I tipped daily and weekly newspapers in the Twin Cities Monday. Wednesday, the Star Tribune published a rather feeble story, which tried so hard for "balance" that it all but covered the fact that the Sproul operation is defrauding would-be Democratic voters. That’s something the Minneapolis newspaper does regularly these days: creating "balance" where there is none in order to placate the right, minimize the unpleasant contacts with its big advertisers and the publisher’s cronies and keep the phone calls, emails and letters down.

It also is interesting that the Minnesota Republican Party denied any wrongdoing and said, in its own defense, that the phony registration program is a national party endeavor, as though that makes it legitimate.

The state party people also used boilerplate language quoted, exactly, in every Republican denial of every fraud so far uncovered, regardless of the evidence: That Democrats "allege fraud where none exists and get the media to cover it." Deny, deny, deny.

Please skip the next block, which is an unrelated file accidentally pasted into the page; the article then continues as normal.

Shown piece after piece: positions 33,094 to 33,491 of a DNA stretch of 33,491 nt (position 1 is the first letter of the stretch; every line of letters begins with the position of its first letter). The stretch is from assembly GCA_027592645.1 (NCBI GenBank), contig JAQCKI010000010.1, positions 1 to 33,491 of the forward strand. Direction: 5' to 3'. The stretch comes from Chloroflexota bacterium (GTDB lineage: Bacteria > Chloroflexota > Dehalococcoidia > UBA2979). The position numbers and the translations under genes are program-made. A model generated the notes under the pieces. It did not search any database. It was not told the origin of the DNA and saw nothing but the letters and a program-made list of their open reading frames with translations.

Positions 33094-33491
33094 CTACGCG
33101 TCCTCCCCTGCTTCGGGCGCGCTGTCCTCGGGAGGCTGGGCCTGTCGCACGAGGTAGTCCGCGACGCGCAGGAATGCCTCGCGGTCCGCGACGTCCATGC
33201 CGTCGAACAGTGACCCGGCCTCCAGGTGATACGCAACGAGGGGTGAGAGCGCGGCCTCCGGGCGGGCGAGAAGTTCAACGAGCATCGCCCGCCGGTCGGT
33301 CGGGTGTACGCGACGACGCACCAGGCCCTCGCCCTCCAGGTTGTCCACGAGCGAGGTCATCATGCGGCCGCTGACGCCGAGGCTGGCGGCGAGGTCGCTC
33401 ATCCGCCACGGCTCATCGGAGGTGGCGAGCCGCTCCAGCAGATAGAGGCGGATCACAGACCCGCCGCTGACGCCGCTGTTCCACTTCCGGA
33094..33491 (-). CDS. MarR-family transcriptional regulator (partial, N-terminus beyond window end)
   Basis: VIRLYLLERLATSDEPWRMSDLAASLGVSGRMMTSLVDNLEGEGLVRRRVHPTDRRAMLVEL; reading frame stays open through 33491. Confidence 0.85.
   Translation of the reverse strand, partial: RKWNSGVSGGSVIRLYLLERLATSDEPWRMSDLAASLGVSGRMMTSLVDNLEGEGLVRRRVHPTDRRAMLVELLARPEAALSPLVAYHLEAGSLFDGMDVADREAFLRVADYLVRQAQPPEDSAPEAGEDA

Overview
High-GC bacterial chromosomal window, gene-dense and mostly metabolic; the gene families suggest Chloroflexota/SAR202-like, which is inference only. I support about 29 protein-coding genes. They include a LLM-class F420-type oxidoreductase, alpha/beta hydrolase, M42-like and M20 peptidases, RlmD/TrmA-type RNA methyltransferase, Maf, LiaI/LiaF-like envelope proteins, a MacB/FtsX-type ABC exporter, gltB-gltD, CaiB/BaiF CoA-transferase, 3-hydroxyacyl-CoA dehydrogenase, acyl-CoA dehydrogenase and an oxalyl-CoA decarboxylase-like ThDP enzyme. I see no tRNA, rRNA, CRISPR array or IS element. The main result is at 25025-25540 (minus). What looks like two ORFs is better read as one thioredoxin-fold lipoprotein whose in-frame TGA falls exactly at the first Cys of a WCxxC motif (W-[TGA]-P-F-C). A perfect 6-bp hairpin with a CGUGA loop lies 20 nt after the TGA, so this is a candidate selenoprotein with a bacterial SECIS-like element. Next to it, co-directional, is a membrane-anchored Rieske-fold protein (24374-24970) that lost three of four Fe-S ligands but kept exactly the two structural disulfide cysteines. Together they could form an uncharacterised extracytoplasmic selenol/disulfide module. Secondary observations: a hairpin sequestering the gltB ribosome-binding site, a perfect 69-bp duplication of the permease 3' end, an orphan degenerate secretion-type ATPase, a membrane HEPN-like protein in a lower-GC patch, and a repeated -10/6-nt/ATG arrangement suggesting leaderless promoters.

City Pages, a large Twin Cities weekly – what used to be called an alternative newspaper, but now more genuinely main stream than the dailies – was working on an article as of Tuesday (Oct. 26).

Another voter suppression game came to my attention Tuesday.

The Guardian, the venerable English newspaper, reported that registrations by U.S. citizens living abroad is roughly 400 percent higher this year than it was in 2000. Total overseas registration may be a million votes higher this year than four years ago, the newspaper said.

Various evidence indicates that a high percentage of the new overseas registrations are Kerry voters, and about 40 percent of them are from swing states. (The votes of Americans living abroad are counted in their home states.) At least two web sites, one based in Munich and the other in Hong Kong, have been very active in registering overseas voters.